The tragic death of Trayvon Martin in Sanford, Florida has provoked an angry national controversy about racial justice in America. Racial tension affects our schools, our workplaces, our homes, and our neighborhoods. Santa Barbara is long overdue for a public conversation about race.
There will be an introduction meeting on Wednesday, April 11 at 7:30 pm at Christ the King Episcopal Church at 5073 Hollister Avenue in Santa Barbara. The “Conversation about Race” will be conducted on Saturday, April 14, 8:30 am to 5:00 pm at Christ the King. All in the Santa Barbara community are welcome!
This initiative represents a sincere effort by leaders from the Santa Barbara religious community to draw on the deep wellsprings of our faith traditions to make religion part of the solution rather than the problem with regard to racial justice. Those who do not adhere to a religious belief or a faith tradition are welcome to participate, but should respect that this is a faith-based approach.
The Racial Reconciliation Core Group consists of black and white men seeking to love God and each other. It has met for the past four years and its goal is to be an instrument of racial reconciliation in Santa Barbara. It seeks to create a people movement grounded in a reconciling spirit and reconciled relationships as a foundation for genuine social change in our community.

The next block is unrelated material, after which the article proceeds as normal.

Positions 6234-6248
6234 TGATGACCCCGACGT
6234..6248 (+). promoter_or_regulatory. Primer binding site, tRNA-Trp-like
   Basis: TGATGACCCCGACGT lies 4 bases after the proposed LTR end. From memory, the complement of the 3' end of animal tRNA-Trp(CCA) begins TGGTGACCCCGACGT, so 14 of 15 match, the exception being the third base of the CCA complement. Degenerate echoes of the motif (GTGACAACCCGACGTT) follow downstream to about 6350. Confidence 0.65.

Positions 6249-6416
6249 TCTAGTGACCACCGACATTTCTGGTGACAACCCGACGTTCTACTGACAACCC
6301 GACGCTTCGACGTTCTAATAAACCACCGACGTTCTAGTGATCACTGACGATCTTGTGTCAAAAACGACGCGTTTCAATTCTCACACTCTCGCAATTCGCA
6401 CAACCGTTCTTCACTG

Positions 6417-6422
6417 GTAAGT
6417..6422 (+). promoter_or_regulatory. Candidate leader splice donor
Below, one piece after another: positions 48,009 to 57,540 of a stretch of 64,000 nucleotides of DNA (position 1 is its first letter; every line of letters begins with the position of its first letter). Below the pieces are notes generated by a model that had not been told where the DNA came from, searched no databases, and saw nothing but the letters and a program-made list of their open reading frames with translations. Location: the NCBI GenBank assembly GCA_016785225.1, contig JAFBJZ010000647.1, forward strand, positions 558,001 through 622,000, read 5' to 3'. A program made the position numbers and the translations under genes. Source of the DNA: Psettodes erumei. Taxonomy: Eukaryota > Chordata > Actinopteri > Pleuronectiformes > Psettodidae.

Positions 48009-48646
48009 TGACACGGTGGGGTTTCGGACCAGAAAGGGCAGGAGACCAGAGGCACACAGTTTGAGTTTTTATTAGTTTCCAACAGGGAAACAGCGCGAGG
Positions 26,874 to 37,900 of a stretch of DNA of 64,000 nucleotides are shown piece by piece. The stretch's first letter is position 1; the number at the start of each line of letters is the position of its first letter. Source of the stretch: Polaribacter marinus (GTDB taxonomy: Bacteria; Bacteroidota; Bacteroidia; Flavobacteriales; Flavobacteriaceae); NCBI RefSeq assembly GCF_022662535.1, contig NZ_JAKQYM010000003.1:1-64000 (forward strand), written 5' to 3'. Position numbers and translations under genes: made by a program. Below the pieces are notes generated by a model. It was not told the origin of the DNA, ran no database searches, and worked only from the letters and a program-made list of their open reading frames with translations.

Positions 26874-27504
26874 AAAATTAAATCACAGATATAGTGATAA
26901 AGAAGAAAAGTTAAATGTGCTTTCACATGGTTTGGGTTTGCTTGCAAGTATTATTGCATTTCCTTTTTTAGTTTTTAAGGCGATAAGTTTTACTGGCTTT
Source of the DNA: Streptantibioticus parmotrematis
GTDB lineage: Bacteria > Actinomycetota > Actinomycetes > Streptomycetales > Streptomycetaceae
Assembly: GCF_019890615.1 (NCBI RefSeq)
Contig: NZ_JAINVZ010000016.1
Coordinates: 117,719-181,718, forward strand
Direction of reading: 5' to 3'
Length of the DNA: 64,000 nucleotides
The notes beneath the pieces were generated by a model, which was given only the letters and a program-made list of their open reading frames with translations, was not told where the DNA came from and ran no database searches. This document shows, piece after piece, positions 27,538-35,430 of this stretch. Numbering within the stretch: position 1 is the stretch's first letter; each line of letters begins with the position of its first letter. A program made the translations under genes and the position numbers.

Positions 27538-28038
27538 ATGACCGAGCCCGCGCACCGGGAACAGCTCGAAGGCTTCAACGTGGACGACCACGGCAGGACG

The conversation about race will utilize a unique process developed by The Reverend Canon Brian Cox which seeks the softening of hearts as a prelude to constructive joint problem solving. The goal is to address local, systemic injustice.
Cox has utilized this methodology fruitfully in some of the world’s roughest neighborhoods such as Sudan, Kashmir and the Middle East. In January 2011 he organized a faith-based reconciliation process in Amman, Jordan that brought together the leadership of the Jordanian Muslim Brotherhood with American Evangelical Christian leaders, many of whom were strong supporters of Israel.
Pastor Louis Watkins of New Friendship Church and a veteran of the civil rights movement observes, “I spent many years taking the strictly political approach to racial justice but have discovered, particularly in Southern California, that it is incapable of addressing the deeper systemic roots of racial injustice that persist in society. I have come to see that faith-based reconciliation can take us where secular political activism is no longer capable of bringing social change.”